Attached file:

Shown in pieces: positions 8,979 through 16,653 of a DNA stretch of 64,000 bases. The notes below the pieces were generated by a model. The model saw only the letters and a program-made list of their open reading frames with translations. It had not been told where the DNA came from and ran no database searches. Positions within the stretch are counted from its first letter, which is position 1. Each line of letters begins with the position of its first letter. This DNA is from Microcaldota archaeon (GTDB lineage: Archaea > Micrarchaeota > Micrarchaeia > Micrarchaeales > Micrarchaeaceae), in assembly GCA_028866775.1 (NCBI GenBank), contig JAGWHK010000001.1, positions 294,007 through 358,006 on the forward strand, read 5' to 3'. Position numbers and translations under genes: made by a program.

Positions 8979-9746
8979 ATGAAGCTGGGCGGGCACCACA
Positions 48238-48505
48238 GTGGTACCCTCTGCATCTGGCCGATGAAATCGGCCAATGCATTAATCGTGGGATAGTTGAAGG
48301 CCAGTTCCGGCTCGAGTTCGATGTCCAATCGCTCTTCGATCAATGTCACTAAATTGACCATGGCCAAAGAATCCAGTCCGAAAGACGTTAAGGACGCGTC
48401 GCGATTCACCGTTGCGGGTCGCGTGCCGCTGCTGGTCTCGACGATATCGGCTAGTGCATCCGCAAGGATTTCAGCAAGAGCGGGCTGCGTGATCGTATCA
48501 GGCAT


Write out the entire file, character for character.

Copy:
Shown in pieces: positions 8,979 through 16,653 of a DNA stretch of 64,000 bases. The notes below the pieces were generated by a model. The model saw only the letters and a program-made list of their open reading frames with translations. It had not been told where the DNA came from and ran no database searches. Positions within the stretch are counted from its first letter, which is position 1. Each line of letters begins with the position of its first letter. This DNA is from Microcaldota archaeon (GTDB lineage: Archaea > Micrarchaeota > Micrarchaeia > Micrarchaeales > Micrarchaeaceae), in assembly GCA_028866775.1 (NCBI GenBank), contig JAGWHK010000001.1, positions 294,007 through 358,006 on the forward strand, read 5' to 3'. Position numbers and translations under genes: made by a program.

Positions 8979-9746
8979 ATGAAGCTGGGCGGGCACCACA
Positions 48238-48505
48238 GTGGTACCCTCTGCATCTGGCCGATGAAATCGGCCAATGCATTAATCGTGGGATAGTTGAAGG
48301 CCAGTTCCGGCTCGAGTTCGATGTCCAATCGCTCTTCGATCAATGTCACTAAATTGACCATGGCCAAAGAATCCAGTCCGAAAGACGTTAAGGACGCGTC
48401 GCGATTCACCGTTGCGGGTCGCGTGCCGCTGCTGGTCTCGACGATATCGGCTAGTGCATCCGCAAGGATTTCAGCAAGAGCGGGCTGCGTGATCGTATCA
48501 GGCAT